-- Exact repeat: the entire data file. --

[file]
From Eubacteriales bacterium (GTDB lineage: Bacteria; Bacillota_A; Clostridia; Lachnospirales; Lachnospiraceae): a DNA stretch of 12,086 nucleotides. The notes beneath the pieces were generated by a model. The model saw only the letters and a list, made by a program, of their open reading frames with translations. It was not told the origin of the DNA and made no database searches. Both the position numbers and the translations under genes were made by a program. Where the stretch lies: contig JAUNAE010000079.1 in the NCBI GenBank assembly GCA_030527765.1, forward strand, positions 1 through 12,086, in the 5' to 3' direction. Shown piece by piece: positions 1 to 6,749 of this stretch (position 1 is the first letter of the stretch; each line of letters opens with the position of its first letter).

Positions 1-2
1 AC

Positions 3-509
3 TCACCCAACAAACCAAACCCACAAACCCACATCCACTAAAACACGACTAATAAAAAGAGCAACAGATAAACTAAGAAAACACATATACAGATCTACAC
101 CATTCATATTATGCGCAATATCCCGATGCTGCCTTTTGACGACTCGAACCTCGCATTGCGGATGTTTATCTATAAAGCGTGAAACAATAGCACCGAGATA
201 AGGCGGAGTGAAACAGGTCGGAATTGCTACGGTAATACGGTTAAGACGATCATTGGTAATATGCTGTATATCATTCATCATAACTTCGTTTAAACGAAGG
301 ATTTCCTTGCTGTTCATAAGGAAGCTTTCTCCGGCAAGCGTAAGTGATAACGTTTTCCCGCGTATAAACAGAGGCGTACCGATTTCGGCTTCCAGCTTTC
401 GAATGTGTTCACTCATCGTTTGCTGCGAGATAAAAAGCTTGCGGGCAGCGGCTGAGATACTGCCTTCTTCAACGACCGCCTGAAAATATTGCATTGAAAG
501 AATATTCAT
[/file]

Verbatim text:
From Eubacteriales bacterium (GTDB lineage: Bacteria; Bacillota_A; Clostridia; Lachnospirales; Lachnospiraceae): a DNA stretch of 12,086 nucleotides. The notes beneath the pieces were generated by a model. The model saw only the letters and a list, made by a program, of their open reading frames with translations. It was not told the origin of the DNA and made no database searches. Both the position numbers and the translations under genes were made by a program. Where the stretch lies: contig JAUNAE010000079.1 in the NCBI GenBank assembly GCA_030527765.1, forward strand, positions 1 through 12,086, in the 5' to 3' direction. Shown piece by piece: positions 1 to 6,749 of this stretch (position 1 is the first letter of the stretch; each line of letters opens with the position of its first letter).

Positions 1-2
1 AC

Positions 3-509
3 TCACCCAACAAACCAAACCCACAAACCCACATCCACTAAAACACGACTAATAAAAAGAGCAACAGATAAACTAAGAAAACACATATACAGATCTACAC
101 CATTCATATTATGCGCAATATCCCGATGCTGCCTTTTGACGACTCGAACCTCGCATTGCGGATGTTTATCTATAAAGCGTGAAACAATAGCACCGAGATA
201 AGGCGGAGTGAAACAGGTCGGAATTGCTACGGTAATACGGTTAAGACGATCATTGGTAATATGCTGTATATCATTCATCATAACTTCGTTTAAACGAAGG
301 ATTTCCTTGCTGTTCATAAGGAAGCTTTCTCCGGCAAGCGTAAGTGATAACGTTTTCCCGCGTATAAACAGAGGCGTACCGATTTCGGCTTCCAGCTTTC
401 GAATGTGTTCACTCATCGTTTGCTGCGAGATAAAAAGCTTGCGGGCAGCGGCTGAGATACTGCCTTCTTCAACGACCGCCTGAAAATATTGCATTGAAAG
501 AATATTCAT